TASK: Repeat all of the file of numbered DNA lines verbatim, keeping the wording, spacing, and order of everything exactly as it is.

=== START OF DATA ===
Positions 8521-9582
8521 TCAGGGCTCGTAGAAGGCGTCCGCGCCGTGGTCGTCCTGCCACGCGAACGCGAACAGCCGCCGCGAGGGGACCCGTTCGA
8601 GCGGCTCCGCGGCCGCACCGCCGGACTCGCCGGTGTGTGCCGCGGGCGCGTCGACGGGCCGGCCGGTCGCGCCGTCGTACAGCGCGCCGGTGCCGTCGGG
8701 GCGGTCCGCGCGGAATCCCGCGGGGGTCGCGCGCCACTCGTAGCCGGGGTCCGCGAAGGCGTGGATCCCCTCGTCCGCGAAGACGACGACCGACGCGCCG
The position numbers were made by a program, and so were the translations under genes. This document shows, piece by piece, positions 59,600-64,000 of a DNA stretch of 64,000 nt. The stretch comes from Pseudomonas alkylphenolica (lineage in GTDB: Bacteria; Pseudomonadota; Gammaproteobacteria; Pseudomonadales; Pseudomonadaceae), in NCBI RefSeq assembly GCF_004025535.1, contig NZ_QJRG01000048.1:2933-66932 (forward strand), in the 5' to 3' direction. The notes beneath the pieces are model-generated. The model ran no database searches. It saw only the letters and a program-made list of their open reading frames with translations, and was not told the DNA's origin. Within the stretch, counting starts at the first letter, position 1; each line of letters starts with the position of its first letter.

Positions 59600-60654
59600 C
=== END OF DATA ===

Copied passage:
Positions 8521-9582
8521 TCAGGGCTCGTAGAAGGCGTCCGCGCCGTGGTCGTCCTGCCACGCGAACGCGAACAGCCGCCGCGAGGGGACCCGTTCGA
8601 GCGGCTCCGCGGCCGCACCGCCGGACTCGCCGGTGTGTGCCGCGGGCGCGTCGACGGGCCGGCCGGTCGCGCCGTCGTACAGCGCGCCGGTGCCGTCGGG
8701 GCGGTCCGCGCGGAATCCCGCGGGGGTCGCGCGCCACTCGTAGCCGGGGTCCGCGAAGGCGTGGATCCCCTCGTCCGCGAAGACGACGACCGACGCGCCG
The position numbers were made by a program, and so were the translations under genes. This document shows, piece by piece, positions 59,600-64,000 of a DNA stretch of 64,000 nt. The stretch comes from Pseudomonas alkylphenolica (lineage in GTDB: Bacteria; Pseudomonadota; Gammaproteobacteria; Pseudomonadales; Pseudomonadaceae), in NCBI RefSeq assembly GCF_004025535.1, contig NZ_QJRG01000048.1:2933-66932 (forward strand), in the 5' to 3' direction. The notes beneath the pieces are model-generated. The model ran no database searches. It saw only the letters and a program-made list of their open reading frames with translations, and was not told the DNA's origin. Within the stretch, counting starts at the first letter, position 1; each line of letters starts with the position of its first letter.

Positions 59600-60654
59600 C